"It was mainly symbolic," Swarnim Wagle, vice-chairman of Nepal’s planning commission, said recently. He is a member of the pro-India Nepali Congress. However, those projects will now again be taken up with renewed vigour by the Oli government. Nepal has also joined President Xi Jinping’s ambitious Belt and Road Initiative and is expected to formalise projects under the scheme in the coming months. Apart from rail tracks, hydel projects and transmission lines are also on the agenda for Nepal.

Soon after the economic blockade, Oli was replaced as the prime minister. Here too the people of Nepal suspected India's hand. But during the elections, India kept a lowprofile, having realised that Nepalese sentiments were turning against India in what people perceived as high-handed interference by New Delhi.

Now, however, the equation seems to be gradually changing. The Modi government has realised its mistake and is pushing back against China’s growing clout in Nepal. Soon after the elections results were out, Prime Minister Modi spoke to Oli twice on phone. The invitation to visit India was made by the PM during a phone conversation.

External affairs minister Sushma Swaraj travelled to Nepal in the beginning of February and met not just Oli, but Prachanda and other leaders as well. All this happened much before Oli took office.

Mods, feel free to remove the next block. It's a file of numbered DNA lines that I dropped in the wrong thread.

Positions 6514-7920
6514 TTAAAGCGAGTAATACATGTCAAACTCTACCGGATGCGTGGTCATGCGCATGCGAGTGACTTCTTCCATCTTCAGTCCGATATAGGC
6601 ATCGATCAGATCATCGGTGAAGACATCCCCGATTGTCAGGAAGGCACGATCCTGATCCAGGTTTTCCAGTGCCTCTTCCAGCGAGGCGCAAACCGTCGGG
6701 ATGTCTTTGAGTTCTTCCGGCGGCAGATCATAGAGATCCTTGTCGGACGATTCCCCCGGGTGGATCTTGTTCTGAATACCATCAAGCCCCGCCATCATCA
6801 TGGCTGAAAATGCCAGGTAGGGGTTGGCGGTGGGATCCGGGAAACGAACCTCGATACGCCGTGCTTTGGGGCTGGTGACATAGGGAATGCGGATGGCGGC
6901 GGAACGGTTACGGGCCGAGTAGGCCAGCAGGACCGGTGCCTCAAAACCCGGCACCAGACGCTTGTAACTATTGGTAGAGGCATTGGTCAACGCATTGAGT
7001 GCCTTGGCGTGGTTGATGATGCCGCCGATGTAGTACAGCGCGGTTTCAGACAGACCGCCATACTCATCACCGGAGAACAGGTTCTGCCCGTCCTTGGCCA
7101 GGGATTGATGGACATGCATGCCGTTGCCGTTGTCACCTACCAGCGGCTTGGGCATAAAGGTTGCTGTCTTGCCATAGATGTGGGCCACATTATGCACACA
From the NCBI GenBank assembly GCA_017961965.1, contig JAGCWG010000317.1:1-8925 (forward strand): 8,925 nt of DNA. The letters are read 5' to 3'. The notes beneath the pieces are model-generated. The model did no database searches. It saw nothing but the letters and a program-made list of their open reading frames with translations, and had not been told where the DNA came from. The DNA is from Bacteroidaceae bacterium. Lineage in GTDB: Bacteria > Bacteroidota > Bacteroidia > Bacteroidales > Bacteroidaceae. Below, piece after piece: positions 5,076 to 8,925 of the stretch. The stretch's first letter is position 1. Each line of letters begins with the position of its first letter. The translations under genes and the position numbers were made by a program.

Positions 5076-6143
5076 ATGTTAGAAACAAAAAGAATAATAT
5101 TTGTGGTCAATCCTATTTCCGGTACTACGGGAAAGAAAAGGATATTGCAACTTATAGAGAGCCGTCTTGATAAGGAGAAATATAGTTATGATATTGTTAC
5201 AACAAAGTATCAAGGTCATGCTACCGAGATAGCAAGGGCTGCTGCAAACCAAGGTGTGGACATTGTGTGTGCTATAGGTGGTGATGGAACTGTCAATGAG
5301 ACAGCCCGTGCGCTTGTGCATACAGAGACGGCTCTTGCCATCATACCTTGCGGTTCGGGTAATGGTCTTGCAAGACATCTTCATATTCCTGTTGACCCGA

During Oli’s visit, not many agreements are likely to be signed according to the foreign minister, but India is expected to announce a handsome financial package for Nepal. Ongoing projects like earthquake reconstruction, which was part of the development assistance to Nepal, will be reviewed and possibly expanded.

Reconvening of the SAARC Summit is also likely to be raised by Oli. Pakistan’s Prime Minister Shahid Khaqan Abbasi, who was in Kathmandu in March, had asked Nepal to convince New Delhi not to allow bilateral differences to hold up the summit. This was the first bilateral visit of a Pakistani prime minister to Kathmandu in over two decades.The 2016 SAARC meet was scrapped following India’s decision to boycott the event following the terror attacks in Uri and Pathankot airforce station.

Pakistan is trying to persuade SAARC member states to get New Delhi to relent. When Sri Lanka’s President Maithripala Sirisena was in Islamabad, he was also asked by Abbasi to take up the matter with Prime Minister Modi.

Much will depend on how India-Pakistan bilateral ties pan out. It is time for Prime Minister Modi to re-focus on his neighbourhood policy, especially when China is clearly spreading its wings in India’s neighbourhod. Pakistan, China’s close friend is also activating its neighbourhood diplomacy. Prime Minister Abbasi was in Nepal while his army chief General Qamar Javed Bajwa was in Male recently, emphasising friendship between the two brotherly Muslim neighbouring nations.

India needs to reclaim lost ground in the neighbourhood and PM Oli's visit may prove to be the perfect start to that.

Also read: How Nepal moved from absolute monarchy to democratic republic

Writer

Seema Guha Seema Guha @seemaguha1

The writer is a freelance journalist.